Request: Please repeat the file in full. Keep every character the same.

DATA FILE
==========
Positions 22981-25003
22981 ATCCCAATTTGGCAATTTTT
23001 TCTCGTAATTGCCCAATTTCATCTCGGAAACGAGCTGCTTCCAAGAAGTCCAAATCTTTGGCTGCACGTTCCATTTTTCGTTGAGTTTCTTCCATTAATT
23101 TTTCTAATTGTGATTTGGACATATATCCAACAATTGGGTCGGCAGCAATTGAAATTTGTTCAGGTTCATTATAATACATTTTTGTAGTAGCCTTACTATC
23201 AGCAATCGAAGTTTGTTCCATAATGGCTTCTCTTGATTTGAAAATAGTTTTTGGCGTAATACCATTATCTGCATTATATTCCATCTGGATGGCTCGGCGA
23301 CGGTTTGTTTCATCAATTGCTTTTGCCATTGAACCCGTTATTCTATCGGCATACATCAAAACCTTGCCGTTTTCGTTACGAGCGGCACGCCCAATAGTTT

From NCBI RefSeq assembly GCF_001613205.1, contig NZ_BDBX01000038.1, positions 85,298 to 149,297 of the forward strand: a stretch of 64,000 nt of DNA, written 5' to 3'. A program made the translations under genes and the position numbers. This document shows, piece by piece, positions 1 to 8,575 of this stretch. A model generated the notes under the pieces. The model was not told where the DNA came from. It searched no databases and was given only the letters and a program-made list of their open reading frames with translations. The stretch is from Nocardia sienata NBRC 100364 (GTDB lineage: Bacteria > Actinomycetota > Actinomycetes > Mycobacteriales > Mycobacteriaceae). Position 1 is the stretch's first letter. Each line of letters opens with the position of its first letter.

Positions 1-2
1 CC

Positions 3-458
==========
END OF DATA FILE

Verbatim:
Positions 22981-25003
22981 ATCCCAATTTGGCAATTTTT
23001 TCTCGTAATTGCCCAATTTCATCTCGGAAACGAGCTGCTTCCAAGAAGTCCAAATCTTTGGCTGCACGTTCCATTTTTCGTTGAGTTTCTTCCATTAATT
23101 TTTCTAATTGTGATTTGGACATATATCCAACAATTGGGTCGGCAGCAATTGAAATTTGTTCAGGTTCATTATAATACATTTTTGTAGTAGCCTTACTATC
23201 AGCAATCGAAGTTTGTTCCATAATGGCTTCTCTTGATTTGAAAATAGTTTTTGGCGTAATACCATTATCTGCATTATATTCCATCTGGATGGCTCGGCGA
23301 CGGTTTGTTTCATCAATTGCTTTTGCCATTGAACCCGTTATTCTATCGGCATACATCAAAACCTTGCCGTTTTCGTTACGAGCGGCACGCCCAATAGTTT

From NCBI RefSeq assembly GCF_001613205.1, contig NZ_BDBX01000038.1, positions 85,298 to 149,297 of the forward strand: a stretch of 64,000 nt of DNA, written 5' to 3'. A program made the translations under genes and the position numbers. This document shows, piece by piece, positions 1 to 8,575 of this stretch. A model generated the notes under the pieces. The model was not told where the DNA came from. It searched no databases and was given only the letters and a program-made list of their open reading frames with translations. The stretch is from Nocardia sienata NBRC 100364 (GTDB lineage: Bacteria > Actinomycetota > Actinomycetes > Mycobacteriales > Mycobacteriaceae). Position 1 is the stretch's first letter. Each line of letters opens with the position of its first letter.

Positions 1-2
1 CC

Positions 3-458